How Israel became centre of autonomous tech
Israel’s emergence as a centre for automotive technology got a vote of confidence on Monday when Intel said it would pay US$15bn for Mobileye, a Jerusalem-based maker of chips and software for driverless cars. By Gwen Ackerman.
Israel’s emergence as a centre for automotive technology got a vote of confidence on Monday when Intel said it would pay US$15bn for Mobileye, a Jerusalem-based maker of chips and software for driverless cars. It will be the largest takeover of an Israeli tech firm and follows a series of deals and partnerships inked in recent years by major tech and auto companies.
“The deal proves in a dramatic manner that our vision is coming true. Israel is becoming a global technology centre, not only in cyber, but also in the automotive area,” Prime Minister Benjamin Netanyahu said in a text message. Israel had already singled out the automotive technology sector as a possible economic boon, allotting it 250m shekels (R900) for the next five years.
At least five major car manufacturers have made investments in Israel. Ford bought computer vision and machine learning company SAIPS in August and BMW invested in transit app Moovit in 2015. Daimler and General Motors have also opened research and development centers in the country.
The Mobileye deal went far beyond the US$4,7bn sale of fibre-optic company Chromatis Networks to Lucent Technologies in 2000, which was the country’s biggest tech deal before Mobileye. Founders Ziv Aviram, who is also the CEO, and chairman Amnon Shashua, will share just under $1bn from the sale, according to data compiled by Bloomberg as of 31 December. Shmuel Harlap, the largest shareholder, will make $1bn, according to Bloomberg data as of 1 April 2016.
Netanyahu’s director-general Eli Groner said the autonomous tech sector could potentially boost economic growth by 50%.
Israel is not renowned for its car-making industry, once turning out fibreglass-shelled cars that were briefly popular in Israel in the 1960s and 1970s. However, the country is now benefiting from the car industry’s increasing focus on software rather than hardware.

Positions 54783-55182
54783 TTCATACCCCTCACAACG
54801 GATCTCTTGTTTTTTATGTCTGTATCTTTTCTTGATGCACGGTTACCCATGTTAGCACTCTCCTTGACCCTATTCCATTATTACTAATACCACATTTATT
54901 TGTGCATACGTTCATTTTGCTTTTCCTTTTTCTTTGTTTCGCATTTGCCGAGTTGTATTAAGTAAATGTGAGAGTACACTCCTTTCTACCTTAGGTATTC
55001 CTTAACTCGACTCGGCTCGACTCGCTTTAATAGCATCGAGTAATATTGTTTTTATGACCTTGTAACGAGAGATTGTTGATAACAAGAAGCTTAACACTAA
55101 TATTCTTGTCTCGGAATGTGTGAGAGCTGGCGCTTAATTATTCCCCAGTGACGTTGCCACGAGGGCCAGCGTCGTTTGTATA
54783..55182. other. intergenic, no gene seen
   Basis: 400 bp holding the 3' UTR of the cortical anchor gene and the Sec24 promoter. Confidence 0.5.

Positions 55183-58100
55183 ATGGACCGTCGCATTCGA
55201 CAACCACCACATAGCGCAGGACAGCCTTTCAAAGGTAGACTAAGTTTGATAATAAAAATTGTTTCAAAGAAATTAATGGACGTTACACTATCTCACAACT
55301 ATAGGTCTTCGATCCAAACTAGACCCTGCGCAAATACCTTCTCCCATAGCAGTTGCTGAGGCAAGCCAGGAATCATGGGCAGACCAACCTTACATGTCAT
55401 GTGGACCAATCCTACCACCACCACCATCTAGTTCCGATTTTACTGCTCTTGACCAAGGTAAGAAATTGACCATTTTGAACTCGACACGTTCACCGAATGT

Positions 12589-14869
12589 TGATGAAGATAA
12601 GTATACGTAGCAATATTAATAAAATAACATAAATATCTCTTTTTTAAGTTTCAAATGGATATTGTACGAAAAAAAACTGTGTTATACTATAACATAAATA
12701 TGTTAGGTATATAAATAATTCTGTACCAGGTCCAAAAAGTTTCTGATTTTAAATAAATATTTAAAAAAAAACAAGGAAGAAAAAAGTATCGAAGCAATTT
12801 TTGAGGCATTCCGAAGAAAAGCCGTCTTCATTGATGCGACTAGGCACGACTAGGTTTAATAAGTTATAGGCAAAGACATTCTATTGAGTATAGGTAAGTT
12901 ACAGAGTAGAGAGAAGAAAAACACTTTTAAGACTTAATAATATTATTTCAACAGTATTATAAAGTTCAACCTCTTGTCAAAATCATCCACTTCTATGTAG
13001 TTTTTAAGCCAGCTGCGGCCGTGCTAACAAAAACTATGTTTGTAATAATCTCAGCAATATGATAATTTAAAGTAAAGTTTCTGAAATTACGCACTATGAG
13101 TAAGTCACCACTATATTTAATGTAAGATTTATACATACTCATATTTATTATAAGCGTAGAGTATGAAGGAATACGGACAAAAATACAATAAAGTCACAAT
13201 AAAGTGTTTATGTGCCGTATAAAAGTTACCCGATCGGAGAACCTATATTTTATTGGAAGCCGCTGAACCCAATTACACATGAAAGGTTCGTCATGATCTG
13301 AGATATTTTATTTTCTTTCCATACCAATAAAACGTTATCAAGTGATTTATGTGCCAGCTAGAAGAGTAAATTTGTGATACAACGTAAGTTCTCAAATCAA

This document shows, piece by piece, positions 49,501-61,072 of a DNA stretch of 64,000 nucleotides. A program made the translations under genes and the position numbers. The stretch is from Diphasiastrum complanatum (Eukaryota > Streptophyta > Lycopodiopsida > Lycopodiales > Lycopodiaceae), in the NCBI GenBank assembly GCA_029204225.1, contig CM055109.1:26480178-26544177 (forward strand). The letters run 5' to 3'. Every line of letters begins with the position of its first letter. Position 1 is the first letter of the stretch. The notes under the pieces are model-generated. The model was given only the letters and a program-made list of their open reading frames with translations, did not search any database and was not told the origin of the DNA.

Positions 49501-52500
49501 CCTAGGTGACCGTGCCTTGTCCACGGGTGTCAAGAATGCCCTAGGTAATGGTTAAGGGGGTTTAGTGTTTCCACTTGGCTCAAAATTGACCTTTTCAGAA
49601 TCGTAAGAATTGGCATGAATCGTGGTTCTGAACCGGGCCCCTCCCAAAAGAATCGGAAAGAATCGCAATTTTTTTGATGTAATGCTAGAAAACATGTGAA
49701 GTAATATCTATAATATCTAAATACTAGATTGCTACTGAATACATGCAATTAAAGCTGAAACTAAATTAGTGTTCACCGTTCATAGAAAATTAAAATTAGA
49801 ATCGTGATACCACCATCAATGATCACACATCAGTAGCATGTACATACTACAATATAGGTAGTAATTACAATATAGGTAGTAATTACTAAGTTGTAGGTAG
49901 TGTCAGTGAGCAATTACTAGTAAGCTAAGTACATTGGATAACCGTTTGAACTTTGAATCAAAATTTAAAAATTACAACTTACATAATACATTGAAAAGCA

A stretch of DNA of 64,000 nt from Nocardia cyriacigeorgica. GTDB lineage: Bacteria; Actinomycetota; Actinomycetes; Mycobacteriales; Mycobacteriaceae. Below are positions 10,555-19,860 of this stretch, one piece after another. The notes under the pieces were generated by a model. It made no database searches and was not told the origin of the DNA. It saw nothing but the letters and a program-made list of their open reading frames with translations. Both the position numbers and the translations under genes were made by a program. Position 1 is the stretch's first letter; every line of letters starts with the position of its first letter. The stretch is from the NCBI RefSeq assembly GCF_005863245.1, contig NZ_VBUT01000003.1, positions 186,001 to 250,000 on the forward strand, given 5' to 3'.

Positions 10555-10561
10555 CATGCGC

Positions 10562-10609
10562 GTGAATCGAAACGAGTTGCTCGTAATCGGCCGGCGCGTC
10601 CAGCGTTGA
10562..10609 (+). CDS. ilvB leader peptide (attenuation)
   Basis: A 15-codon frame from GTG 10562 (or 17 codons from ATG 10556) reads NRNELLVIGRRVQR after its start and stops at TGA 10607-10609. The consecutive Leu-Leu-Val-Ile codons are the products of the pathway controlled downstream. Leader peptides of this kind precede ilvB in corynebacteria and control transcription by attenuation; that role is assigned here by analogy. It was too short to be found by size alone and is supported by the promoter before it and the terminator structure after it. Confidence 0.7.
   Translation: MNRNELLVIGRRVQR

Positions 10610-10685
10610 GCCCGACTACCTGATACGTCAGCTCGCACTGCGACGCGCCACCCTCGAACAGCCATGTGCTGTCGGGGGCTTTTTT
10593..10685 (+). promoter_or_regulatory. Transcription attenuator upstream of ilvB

In Israel, the automotive technology sector currently counts about 350 start-ups, according to industry monitor IVC Research Centre, with the potential, according to Gruner, to grow bigger than the cybersecurity industry, which drew 15% of global capital raised by the sector in 2016, according to Start-Up Nation Central, a group that promotes Israel start-ups.
Argus Cyber Security, based in Tel Aviv, in January announced a partnership with Qualcomm Technologies to protect cars from hackers. Otonomo Technologies, a data platform that tells users when to stop driving due to a malfunction and can call emergency services when there is an accident, is working with nine car manufacturers, including Daimler. Aquarius Engines, which has designed and developed an engine to generate electric power, is working with Peugeot SA and three other automobile companies.
Gal Fridman, chairman and chief marketing officer of Aquarius Engines, said the deal “definitely makes our lives easier”.
“It validates Israel’s ability in technology in the automotive industry, traditionally American and German and not at all Israeli,” Fridman said. “Mobileye has dramatically helped us open the door wider into this industry.”
The autonomous sector is expanding even as Israel’s tech sector suffers from growing pains. Although the country’s tech industry grew faster than GDP nearly every year between 1998 to 2009, in the five years following it surpassed national growth only once, in 2012. The finance ministry acknowledged in a report last year that the industry that fueled Israel’s economy for the past two decades was stagnating.
Mobileye has also had its issues. Last year, Elon Musk’s electric car maker Tesla stopped using Mobileye’s systems and the two companies argued publicly about the break-up.
After the Mobileye acquisition was announced, Netanyahu and finance minister Moshe Kahlon, who have been reducing corporate taxes, announced they would consider further cuts.
“We view this deal as an indication that the more attractive Israel is for foreign investors, the more tax revenue we will generate,” Groner said in a phone interview.
Tax breaks are already part of the government’s programme to encourage global technology companies to do more research and development in Israel as other countries vie for companies like Intel to put down roots on their soil.
“The deal will increase the attention and funding for the already burgeoning Israeli cohort of next-generation autonomous driving technology start-ups,” said Jon Medved, founder of OurCrowd, an equity crowdfunding platform based in Jerusalem. — (c) 2017 Bloomberg LP